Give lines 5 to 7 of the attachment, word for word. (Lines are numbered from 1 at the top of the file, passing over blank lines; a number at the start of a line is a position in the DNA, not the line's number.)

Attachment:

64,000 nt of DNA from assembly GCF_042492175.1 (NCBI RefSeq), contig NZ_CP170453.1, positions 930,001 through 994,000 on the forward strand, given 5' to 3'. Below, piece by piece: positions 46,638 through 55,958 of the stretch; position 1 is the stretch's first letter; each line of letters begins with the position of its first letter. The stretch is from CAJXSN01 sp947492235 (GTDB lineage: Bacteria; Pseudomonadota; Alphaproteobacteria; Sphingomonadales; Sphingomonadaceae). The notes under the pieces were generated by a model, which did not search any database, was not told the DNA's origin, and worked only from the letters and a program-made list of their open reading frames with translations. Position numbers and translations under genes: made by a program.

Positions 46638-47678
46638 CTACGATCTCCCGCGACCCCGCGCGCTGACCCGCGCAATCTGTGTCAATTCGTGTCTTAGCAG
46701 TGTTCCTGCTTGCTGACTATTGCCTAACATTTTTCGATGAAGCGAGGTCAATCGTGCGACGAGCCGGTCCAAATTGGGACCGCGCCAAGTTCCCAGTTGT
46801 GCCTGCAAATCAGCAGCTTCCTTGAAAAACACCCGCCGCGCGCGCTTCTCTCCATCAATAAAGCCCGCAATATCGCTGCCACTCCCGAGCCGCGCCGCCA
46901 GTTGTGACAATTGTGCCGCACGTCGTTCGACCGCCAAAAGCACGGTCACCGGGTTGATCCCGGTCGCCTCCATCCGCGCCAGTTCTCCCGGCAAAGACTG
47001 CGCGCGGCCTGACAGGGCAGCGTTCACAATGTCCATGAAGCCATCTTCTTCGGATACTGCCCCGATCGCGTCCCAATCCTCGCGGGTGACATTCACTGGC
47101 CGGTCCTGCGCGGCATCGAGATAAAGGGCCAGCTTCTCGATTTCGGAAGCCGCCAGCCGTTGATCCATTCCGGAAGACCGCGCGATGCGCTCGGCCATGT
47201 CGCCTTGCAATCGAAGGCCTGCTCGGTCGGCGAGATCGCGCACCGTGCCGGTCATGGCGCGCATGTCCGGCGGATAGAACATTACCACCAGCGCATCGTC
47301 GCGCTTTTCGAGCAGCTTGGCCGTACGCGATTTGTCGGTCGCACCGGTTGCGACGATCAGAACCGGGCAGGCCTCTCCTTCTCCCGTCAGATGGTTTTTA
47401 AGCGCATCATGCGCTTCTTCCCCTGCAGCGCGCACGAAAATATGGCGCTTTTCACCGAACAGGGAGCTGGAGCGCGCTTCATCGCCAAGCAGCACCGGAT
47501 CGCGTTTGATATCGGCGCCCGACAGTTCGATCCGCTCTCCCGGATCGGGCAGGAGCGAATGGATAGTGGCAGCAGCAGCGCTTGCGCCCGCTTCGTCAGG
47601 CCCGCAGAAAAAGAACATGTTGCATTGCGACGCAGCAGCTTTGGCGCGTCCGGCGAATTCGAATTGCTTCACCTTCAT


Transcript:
46801 GCCTGCAAATCAGCAGCTTCCTTGAAAAACACCCGCCGCGCGCGCTTCTCTCCATCAATAAAGCCCGCAATATCGCTGCCACTCCCGAGCCGCGCCGCCA
46901 GTTGTGACAATTGTGCCGCACGTCGTTCGACCGCCAAAAGCACGGTCACCGGGTTGATCCCGGTCGCCTCCATCCGCGCCAGTTCTCCCGGCAAAGACTG
47001 CGCGCGGCCTGACAGGGCAGCGTTCACAATGTCCATGAAGCCATCTTCTTCGGATACTGCCCCGATCGCGTCCCAATCCTCGCGGGTGACATTCACTGGC